Having an inaccurate understanding of the situation is the first dynamic that will compromise performance, but what if the individual fails to “Connect?” Yes, motivation and genetics play a big part, but so do attitude and sense of humor. If a person lacks goodwill, care, and compassion, they present as more transactional. With people like this, it is harder to make a connection, as they are not able to see the lighter side of situations. In addition, if people have low Compromise (judgmental and positioned at the onset) and also have low accommodation (a limited ability to move in new directions), they will not be someone with whom it is easy to work.

This person has compromised Social and Social acumen. We have now defined a situation were five learned behaviors (Goodwill, Compromise, Accommodation, Expertise, and Communication) have significantly compromised one’s ability to “Be Aware” and “Connect.” These same five behaviors can create more challenges as we look at one’s ability to “Participate” situationally, take on Risk, be part of the team, engage and learn and grow in a dynamic way (Coachability), and “Contribute.” That is, control situations and influence in a positive way with the ability to help others resolve conflict through the resolution of problems in a way that will allow for effective Implementation.

If we continue to focus only on the five behaviors mentioned earlier, we can see how inconsistency will continue to disrupt or compromise one’s ability to participate and contribute. Let’s flip the scenario for a moment. If Compromise and Accommodation are high, the person enters a situation with no opinion and no desire to explore the possibilities, and is willing to move in a new direction regardless of the options, then the person fails to engage and or act. This will have a significant impact on the person’s ability to participate and contribute to a successful outcome.

The good news is that people do want to get better, and that most people have the desire and ability to do so. People can improve and develop skills that will help them perform at higher levels if they know what it is that they need to develop and what they need to manage. This is a material opportunity for Executives and companies.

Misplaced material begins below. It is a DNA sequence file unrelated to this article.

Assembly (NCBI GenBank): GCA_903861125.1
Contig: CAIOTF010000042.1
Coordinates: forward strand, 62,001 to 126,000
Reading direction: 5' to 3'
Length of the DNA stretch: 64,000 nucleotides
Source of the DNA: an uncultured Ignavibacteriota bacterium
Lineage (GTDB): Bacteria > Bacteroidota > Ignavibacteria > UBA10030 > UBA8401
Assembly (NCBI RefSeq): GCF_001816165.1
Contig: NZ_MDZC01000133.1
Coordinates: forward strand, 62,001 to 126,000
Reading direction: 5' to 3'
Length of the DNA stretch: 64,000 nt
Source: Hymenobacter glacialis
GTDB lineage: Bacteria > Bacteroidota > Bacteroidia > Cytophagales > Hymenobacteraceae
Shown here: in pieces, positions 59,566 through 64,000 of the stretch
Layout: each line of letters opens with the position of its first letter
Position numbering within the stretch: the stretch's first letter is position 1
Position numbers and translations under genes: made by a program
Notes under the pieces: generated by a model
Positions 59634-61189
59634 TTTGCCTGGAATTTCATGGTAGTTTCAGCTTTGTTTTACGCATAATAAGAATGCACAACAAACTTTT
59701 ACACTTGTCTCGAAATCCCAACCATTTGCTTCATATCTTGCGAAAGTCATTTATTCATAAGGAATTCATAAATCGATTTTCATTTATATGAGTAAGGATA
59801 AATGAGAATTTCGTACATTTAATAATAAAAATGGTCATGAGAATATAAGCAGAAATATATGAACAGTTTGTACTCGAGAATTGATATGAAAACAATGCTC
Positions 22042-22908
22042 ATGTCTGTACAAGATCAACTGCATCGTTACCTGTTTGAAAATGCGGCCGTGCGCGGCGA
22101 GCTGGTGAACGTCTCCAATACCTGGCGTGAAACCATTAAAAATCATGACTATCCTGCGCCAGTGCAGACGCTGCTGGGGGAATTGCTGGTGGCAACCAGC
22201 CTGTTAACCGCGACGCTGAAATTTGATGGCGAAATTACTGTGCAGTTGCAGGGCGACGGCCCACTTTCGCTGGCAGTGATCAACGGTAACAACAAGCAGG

Companies that assess behavioral dynamics and communicate materiality of behavioral models relative to success and challenges will measurably impact performance at the individual and organizational level. This is not something that is nice, but rather something that you need to have. Companies that do not target behavioral development will continue to achieve at the level of their competitors; they will find that their teams will take longer and achieve less. This will be compounded by the ever-growing pressure to adapt and innovate.

The cost in time and economics should not be significant. Programs need to be implemented that are measurable, objective, and consistent in their application. People need feedback. They need to understand what they need to develop and how to develop. As companies take these steps, they will leverage talent, the genetic gifts of their employees with consistency, and they will see improved efficiency and higher level of success at every level.

Note: Scores and profiles referenced in this article refer to characteristics defined in the EurekaConnect Behavioral Dynamics program

About the author: Curtis R. Sprouse is the President and CEO of EurekaConnect, LLC. Curtis has spent over 25 years building companies and consulting for hundreds of the fortune 500 companies. EurekaConnect, LLC uses proven technologies and data driven solutions that objectively and measurably improve organizational performance. For more information please email: customerservice@eurekaconnect.com.